The Real Transition Phase


This morning I listened to a song that I’ve heard a hundred times before. It’s called Boys (Lesson One) by Jars of Clay.


I’ve listened to it for four years, but I didn’t understand what it really meant until today. I mean, I knew the backstory. It is a song that the lead singer Dan Haseltine wrote for his sons. But I never knew what it really was saying. 

So you know who you are
And you know what you want
I’ve been where you’re going
And it’s not that far
It’s too far to walk
But you don’t have to run
You’ll get there in time

Today it clicked. I am that person. The first 2 lines… about knowing what you want. They’re sarcasm. Nobody knows who they are or what they want. But as a teen, you think you just might. And with that, you’re off to the races. You want to grow up as fast as you can; to escape the childhood that holds you down. But unbeknownst to you, that innocence is easy to break free of. 

The world takes hold quickly. Grow up. Be mature. Find a job. Disregard your beliefs. Let go of who you are. 

And you. You can do one of two things. You can fight as hard as you can. You can hold on to integrity and spirit, but at what cost? Or you can adapt to society’s unrealistic ideas of beauty, interests, or social roles. Either way it’s hard to make it out with your soul intact. Because you suddenly look up at the clock.

You’re twenty-two. You’re walking the bridge above a deep chasm. Nostalgic childhood unattainable on one side, and adulthood, the death of innocence, on the other.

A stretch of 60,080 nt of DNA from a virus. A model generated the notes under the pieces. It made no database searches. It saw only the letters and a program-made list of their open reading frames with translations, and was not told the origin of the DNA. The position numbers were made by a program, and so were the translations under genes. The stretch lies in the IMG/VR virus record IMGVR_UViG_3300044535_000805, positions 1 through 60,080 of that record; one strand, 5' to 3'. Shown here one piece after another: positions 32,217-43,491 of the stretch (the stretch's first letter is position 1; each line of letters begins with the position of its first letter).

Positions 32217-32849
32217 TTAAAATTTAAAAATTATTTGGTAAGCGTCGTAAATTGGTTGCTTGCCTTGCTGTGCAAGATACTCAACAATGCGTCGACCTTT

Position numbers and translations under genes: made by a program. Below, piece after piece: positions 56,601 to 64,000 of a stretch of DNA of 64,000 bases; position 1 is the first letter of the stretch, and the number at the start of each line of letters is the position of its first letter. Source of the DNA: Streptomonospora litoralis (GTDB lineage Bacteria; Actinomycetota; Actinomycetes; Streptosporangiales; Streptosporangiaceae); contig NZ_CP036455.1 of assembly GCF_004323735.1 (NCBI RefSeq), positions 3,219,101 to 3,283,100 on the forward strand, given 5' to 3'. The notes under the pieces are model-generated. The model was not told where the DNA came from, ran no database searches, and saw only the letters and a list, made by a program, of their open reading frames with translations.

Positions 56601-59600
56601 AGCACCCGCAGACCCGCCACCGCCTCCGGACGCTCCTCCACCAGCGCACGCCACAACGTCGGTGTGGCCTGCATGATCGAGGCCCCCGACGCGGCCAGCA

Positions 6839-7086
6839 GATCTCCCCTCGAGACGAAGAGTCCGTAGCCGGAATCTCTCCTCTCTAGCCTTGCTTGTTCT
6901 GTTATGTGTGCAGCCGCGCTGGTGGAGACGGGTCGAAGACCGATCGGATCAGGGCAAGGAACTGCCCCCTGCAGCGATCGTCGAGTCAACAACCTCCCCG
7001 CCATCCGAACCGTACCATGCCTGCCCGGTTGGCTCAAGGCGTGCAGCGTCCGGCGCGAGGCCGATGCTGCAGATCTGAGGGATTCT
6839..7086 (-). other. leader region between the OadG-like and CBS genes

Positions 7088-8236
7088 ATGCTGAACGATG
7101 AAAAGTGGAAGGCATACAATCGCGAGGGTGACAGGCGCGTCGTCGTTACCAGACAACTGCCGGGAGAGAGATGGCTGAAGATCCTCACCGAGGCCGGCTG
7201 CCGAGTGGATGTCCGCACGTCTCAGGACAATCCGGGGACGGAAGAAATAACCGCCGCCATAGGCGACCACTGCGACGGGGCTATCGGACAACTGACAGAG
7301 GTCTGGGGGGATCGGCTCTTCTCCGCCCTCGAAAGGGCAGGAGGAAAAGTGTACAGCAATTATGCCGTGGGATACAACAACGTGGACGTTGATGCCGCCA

The writer of this song begs his sons not to hurry. To understand that, while success may be there to grasp, there is nothing across that can ever measure up to the joy of childhood. That there’s no escaping doubt and responsibility once you find it. That Neverland doesn’t exist. 

I’ve been turning from a boy to a man and there’s nothing I can do about it. I don’t dread it; I hated high school and some of the things of my past. But I see so many adults who don’t understand what it’s like to be a person. The person they are fell, and only an archetype of their true self remains. It’s why people’s marriages fail. It’s why people make bad leaders. It’s why adults can’t understand how to love God.

I know that just this understanding will help me be who I want to be, but I’m scared. I want to be more than the sum of my parts. No matter what happens, I still want to be Matt, the person that God did such a wonderful job of making. I’m in the transition phase that really counts. This time the training wheels have come off.

Life is so short. I know that I’ve got plenty of my life left to live, but I fear next time I look up at the clock, I’ll be 40 and my life will be halfway over. 

[Thanks to J.R. Southerland for at least inspiring this blog, even if it may be a lot more personal than what you were expecting.]



Matthew Estes

Matthew Estes currently exists in the ether between graudate student and full-time worker. One day he hopes to be a full-time novelist and blogger, but until that day comes he spends his time playing video games, eating pizza, and being with his soon-to-be wife. However, he has yet to do all three at the same time. Bucket list stuff, you know.